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Table 3 Overview of economic studies included in two previous HTAs

From: A systematic review of PET and PET/CT in oncology: A way to personalize cancer treatment in a cost-effective manner?

Author, year, country Study population* Comparison alternatives Perspective/type of study Results and unit* Economic evidence
Recurrence of colorectal cancer
Park et al. 2001, USA [95] Patients with an increase in carcinoembryonic antigen levels of > 5 ng/ml during follow-up testing after the resection of their primary CRC CT+PET versus CT Public payer (Medicare)/CEA using a model approach (decision tree) ICER (US$/LYG): 16,437 Fairb
Sloka et al. 2004, Canada [96] 65-year-old patient presenting with suspected recurrent CRC CT+PET versus CT Hospital/CEA using a model approach (decision tree) Cost savings: C$1,758a Fairb
Staging of head and neck cancer
Hollenbeak et al. 2001, USA [97] HNSCC patients with no evidence of lymph node involvement CT+PET versus CT Hospital/CEA/CUA using a model approach (decision tree) ICER (US$/LYG (US$/QALY)): 8,718 (2,505) Fairb
Restaging of malignant lymphoma
Bradbury et al. 2002, UK [29] HD patients who have achieved a partial or complete response to induction therapy (1) All for surveillance; (2) All for consolidation; (3) CT; (4) PET after positive CT; (5) (CT)+PET Health care system/CUA using a model approach (decision model with two components: decision tree and Markov model) Strategies 4 and 5 were found to be cost-effective, provided WTP exceeds £1000/LYG, and for almost all input values considered, provided WTP exceeds £5000/LYG Goodb
Diagnosis of solitary pulmonary nodules
Dietlein et al. 2000, Germany [98] 62-year-old man with a SPN of up to 3 cm without calcification, specula and enlargement of mediastinal lymph nodes (1) WW; (2) TNB; (3) Exploratory surgery; (4) PET Public insurer/CEA using a model approach (decision tree) Best ICER (€/LYG): 3,218 (4 versus 1); the exploratory surgery strategy was found to be dominated by PET Goodb, c
Gambhir et al. 1998, USA [99] 64-year-old white man (1.5 packs/day smoker) with a 2.5-cm nodule (1) WW (baseline strategy); (2) Thoracotomy; (3) CT; (4) CT+PET Public payer (Medicare)/CEA using a model approach (decision tree) Best ICER (US$/LYG): 3,266 for CT Goodb, c
Gould et al. 2003, USA [100] 62-year-old patient with a new, non-calcified pulmonary nodule seen on chest radiograph 40 clinically plausible sequences of five diagnostic technologies: CT, PET, TNB, surgery, and WW (baseline strategy) Societal/CUA using a model approach (Markov model) Best ICER (US$/QALY): 10,935 for strategy 7 (CT: if results indeterminate, biopsy; if results benign, WW)/7,625 for strategy 7/6,515 for CT (if results indeterminate, surgery; if results benign, WW)** Goodb
Staging of non-small cell lung cancer
Bradbury et al. 2002, UK [29] Medically fit for either surgery or non-surgical treatment, 62-year-old patient (1) All for surgery; (2) All for non-surgical treatment; (3) MS; (4) PET after negative MS; (5) PET; (6) MS after negative PET; (7) MS after positive PET (no N0/1 M1 disease) Health care system/CUA using a model approach (decision tree) Best ICER (£/QALY): 58,951 for CT-positive patients (7 versus 3); 10,475 for CT-negative patients (7 versus 1) Goodb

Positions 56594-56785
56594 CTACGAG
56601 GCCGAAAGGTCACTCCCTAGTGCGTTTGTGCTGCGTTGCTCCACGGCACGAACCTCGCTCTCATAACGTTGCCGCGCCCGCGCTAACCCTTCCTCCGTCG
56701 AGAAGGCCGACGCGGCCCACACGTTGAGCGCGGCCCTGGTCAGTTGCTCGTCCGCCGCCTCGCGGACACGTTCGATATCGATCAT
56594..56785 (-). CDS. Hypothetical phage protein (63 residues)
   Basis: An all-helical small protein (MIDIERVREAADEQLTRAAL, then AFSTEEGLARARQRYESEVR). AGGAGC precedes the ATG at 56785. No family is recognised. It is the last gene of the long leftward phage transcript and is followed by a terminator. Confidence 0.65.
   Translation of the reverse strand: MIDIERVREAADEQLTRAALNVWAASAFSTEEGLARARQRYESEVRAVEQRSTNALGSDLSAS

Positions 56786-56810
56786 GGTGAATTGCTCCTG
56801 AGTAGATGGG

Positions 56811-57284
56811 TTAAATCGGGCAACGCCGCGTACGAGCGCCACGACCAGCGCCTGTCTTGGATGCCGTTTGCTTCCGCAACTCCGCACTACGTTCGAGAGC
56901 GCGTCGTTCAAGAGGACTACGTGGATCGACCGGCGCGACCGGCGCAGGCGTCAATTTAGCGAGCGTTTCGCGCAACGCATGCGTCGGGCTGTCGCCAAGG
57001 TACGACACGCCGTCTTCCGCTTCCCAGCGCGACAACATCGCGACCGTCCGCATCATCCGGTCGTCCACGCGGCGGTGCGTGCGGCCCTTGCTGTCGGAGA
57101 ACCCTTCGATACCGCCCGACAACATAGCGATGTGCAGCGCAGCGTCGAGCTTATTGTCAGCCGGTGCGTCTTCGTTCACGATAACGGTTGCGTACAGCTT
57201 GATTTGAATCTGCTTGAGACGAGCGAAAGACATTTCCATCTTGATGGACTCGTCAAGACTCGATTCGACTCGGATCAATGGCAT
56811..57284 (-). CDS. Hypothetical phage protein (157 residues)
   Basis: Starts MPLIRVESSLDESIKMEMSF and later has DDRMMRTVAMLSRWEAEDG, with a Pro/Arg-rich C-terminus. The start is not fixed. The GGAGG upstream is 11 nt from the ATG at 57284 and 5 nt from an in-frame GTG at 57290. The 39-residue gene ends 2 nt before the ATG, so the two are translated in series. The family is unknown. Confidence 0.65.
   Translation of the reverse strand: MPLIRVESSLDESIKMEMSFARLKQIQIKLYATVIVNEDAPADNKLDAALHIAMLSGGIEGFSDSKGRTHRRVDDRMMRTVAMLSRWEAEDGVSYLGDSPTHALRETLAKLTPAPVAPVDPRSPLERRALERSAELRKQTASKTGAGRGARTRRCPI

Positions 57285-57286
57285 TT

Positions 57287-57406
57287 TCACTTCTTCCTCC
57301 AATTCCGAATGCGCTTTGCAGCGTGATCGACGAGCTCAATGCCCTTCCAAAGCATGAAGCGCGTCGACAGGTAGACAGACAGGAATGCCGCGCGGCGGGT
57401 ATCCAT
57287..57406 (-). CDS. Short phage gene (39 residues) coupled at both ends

Dietlein et al. 2000, Germany [31] 62-year-old man with histologically established and assessed as locally resectable NSCLC without distant metastases (1) Conventional staging; (2) PET in patients with normal-sized lymph nodes; (3) PET for all; (4) PET without supplementary MS if positive CT and PET; (5) PET without supplementary MS if positive PET Public insurer/CEA using a model approach (decision tree) Best ICER (€/LYG): 143 (2 versus 1); 15,325 (4 versus 2); 17,438 (5 versus 3) Goodb
Dussault et al. 2001, Canada [101] 65-year-old male with histologically confirmed NSCLC without mediastinal and distant metastases CT+PET versus CT Health care system/CEA using a model approach (decision tree) ICER (C$/LYG): 4,689 Goodb
Kosuda et al. 2000, Japan [102] Patient with suspected NSCLC, stage IIIB or less CT+PET versus CT Hospital/CEA using a model approach (decision tree) ICER (¥/LYG): 218,000 Goodb, c
Scott et al. 1998, USA [30] 64-year-old male with NSCLC (1) CT (MS after positive CT); (2) PET after negative CT (MS after positive CT); (3) CT+PET (MS after positive PET); (4) CT+PET (MS after positive CT or positive PET after negative CT) Public payer (Medicare)/CEA using a model approach (decision tree) Best ICER (US$/LYG): 25,286 (2 versus 1) Goodc
Sloka et al. 2004, Canada [103] 65-year-old patient with suspected NSCLC CT+PET versus CT Health care system/CEA using a model approach (decision tree) Cost-savings: C$1,455a Goodb
  1. aICER not calculated on account of the clinical insignificance of the outcome difference in terms of life expectancy; bStudy quality was assessed by Cleemput et al. [6] using the Drummond, Jefferson checklist [9]; cStudy quality was assessed by Müller et al. [7] using a standardized transparency and quality catalogue [104]; *Base case; **Low/intermediate/high probability of malignancy respectively; CRC: colorectal cancer, CEA: cost-effectiveness analysis, CT: computerized tomography, CUA: cost-utility analysis, HD: Hodgkin's disease, HNSCC: head and neck squamous cell carcinoma, ICER: incremental cost-effectiveness ratio, LYG: life-year gained, MS: mediastinoscopy, ng/ml: nanograms per millilitre, NSCLC: non-small cell lung cancer, PET: positron emission tomography, QALY: quality-adjusted life-year, SPN: solitary pulmonary nodule, TNB: transthoracic needle biopsy, UK: United Kingdom, USA: United States of America, WTP: willingness to pay, WW: wait and watch.